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Alana Quintyne  Identity Verified
Local time: 18:26
French to English
+ ...
Scan Mar 7, 2008

I do tend to scan my texts, some more quickly than others before I start to translate so that I have an idea of the language and terminology I'll meet. I read short source texts though.

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Henry Hinds  Identity Verified
United States
Local time: 15:26
English to Spanish
+ ...
Good Observation Mar 7, 2008

Aceavila says:

First there is the theory of how to go about this, and then there is the practice (and of course there is also the version of things that you admit to publicly....)

The theory is that one should read it first. The practice is that most people probably do no more than scan.

I will admit publicly that I do not read anything first, I do not even scan. I just start at the beginning and work through to the end. Why waste time?


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festinalente  Identity Verified
Local time: 06:56
English to Korean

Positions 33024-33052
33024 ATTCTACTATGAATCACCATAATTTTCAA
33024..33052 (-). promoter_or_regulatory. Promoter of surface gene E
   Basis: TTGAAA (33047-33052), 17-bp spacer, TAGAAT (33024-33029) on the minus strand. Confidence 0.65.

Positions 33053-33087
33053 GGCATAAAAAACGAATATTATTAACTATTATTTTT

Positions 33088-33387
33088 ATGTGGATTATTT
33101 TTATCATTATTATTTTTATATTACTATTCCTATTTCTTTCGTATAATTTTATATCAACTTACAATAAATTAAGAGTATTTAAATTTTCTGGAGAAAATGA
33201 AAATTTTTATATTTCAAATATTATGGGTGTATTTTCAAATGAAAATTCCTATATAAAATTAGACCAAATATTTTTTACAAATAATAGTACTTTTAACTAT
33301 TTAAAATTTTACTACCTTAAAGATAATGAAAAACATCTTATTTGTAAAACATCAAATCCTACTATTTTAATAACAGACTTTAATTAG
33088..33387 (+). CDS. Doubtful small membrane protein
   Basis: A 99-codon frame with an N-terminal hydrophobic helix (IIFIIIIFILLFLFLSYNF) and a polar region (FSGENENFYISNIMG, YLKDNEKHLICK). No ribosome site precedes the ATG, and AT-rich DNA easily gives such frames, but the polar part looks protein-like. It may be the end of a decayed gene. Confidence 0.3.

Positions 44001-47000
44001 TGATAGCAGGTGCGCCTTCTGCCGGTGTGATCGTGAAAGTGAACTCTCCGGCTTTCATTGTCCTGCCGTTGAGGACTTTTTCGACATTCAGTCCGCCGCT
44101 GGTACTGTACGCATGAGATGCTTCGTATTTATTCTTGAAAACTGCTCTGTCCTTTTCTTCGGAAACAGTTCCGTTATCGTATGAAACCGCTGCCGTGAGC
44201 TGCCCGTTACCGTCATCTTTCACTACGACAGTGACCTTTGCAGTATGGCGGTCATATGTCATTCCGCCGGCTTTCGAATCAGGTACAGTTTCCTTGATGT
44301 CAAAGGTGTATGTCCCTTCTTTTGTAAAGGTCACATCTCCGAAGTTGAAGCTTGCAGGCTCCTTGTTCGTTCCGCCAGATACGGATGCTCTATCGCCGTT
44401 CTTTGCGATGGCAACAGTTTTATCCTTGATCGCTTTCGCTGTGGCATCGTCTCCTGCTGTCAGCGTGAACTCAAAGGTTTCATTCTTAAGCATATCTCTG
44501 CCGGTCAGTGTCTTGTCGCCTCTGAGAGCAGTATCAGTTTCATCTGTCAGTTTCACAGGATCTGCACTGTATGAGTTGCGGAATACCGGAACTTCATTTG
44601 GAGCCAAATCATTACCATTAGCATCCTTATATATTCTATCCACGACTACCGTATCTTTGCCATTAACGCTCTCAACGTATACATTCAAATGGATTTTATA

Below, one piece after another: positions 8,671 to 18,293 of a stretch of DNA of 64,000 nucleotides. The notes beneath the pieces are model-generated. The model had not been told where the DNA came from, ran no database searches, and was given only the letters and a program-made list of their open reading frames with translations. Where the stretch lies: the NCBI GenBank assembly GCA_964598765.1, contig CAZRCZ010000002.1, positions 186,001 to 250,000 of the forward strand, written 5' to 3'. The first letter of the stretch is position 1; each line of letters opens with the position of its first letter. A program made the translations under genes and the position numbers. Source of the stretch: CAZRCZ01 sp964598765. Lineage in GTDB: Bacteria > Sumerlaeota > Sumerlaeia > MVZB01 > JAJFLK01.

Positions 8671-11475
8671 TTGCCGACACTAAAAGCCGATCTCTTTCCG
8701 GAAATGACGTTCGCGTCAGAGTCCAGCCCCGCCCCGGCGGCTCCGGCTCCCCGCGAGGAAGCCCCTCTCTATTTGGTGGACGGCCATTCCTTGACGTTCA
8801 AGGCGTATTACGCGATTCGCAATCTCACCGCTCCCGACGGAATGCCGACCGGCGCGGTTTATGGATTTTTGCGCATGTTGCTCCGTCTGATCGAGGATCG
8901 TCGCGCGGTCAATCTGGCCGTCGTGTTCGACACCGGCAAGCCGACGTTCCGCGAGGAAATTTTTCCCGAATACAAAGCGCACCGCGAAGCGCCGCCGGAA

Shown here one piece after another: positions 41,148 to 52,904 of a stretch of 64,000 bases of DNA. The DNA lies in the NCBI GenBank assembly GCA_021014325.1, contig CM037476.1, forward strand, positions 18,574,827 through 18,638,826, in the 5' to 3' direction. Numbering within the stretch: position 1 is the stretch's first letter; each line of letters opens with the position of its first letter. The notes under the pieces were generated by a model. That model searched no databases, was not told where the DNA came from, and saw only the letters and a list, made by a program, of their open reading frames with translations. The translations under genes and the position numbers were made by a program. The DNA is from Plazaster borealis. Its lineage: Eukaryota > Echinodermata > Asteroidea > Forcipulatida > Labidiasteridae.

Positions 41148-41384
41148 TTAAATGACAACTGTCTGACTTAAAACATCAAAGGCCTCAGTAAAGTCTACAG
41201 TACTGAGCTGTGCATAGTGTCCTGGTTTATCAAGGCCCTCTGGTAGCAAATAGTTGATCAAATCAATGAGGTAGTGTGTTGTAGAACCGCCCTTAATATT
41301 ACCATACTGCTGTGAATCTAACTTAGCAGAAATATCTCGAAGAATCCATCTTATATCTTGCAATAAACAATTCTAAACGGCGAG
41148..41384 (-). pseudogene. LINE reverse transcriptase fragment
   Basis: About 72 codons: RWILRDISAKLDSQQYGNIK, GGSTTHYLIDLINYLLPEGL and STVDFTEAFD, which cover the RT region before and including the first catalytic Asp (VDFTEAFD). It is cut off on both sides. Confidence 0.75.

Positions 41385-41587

+ ...
Scan most of it Mar 7, 2008

And occasionally tick some words or ambiguous sentences(to me). In this way, I can get quite a good picture of the content, set the direction and keep a consistent terminology in advance, not having to look up while I am on it.

I personally find reading beforehand helpful to reducing possible mistakes during translation work.


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Sophie Dzhygir  Identity Verified
France
Local time: 23:26
Member (2007)
German to French
+ ...
None Mar 7, 2008

I admit it publicly too

Actually, I sometimes do scan the text a bit, but really a little little bit, so I did not chose the answer scan because I understood that in this poll, scan was meant to be more reading than one ou two paragraphs. For customers I know, I know what to expect so I don't read anything at all. For new customers, I scan the text very quickly.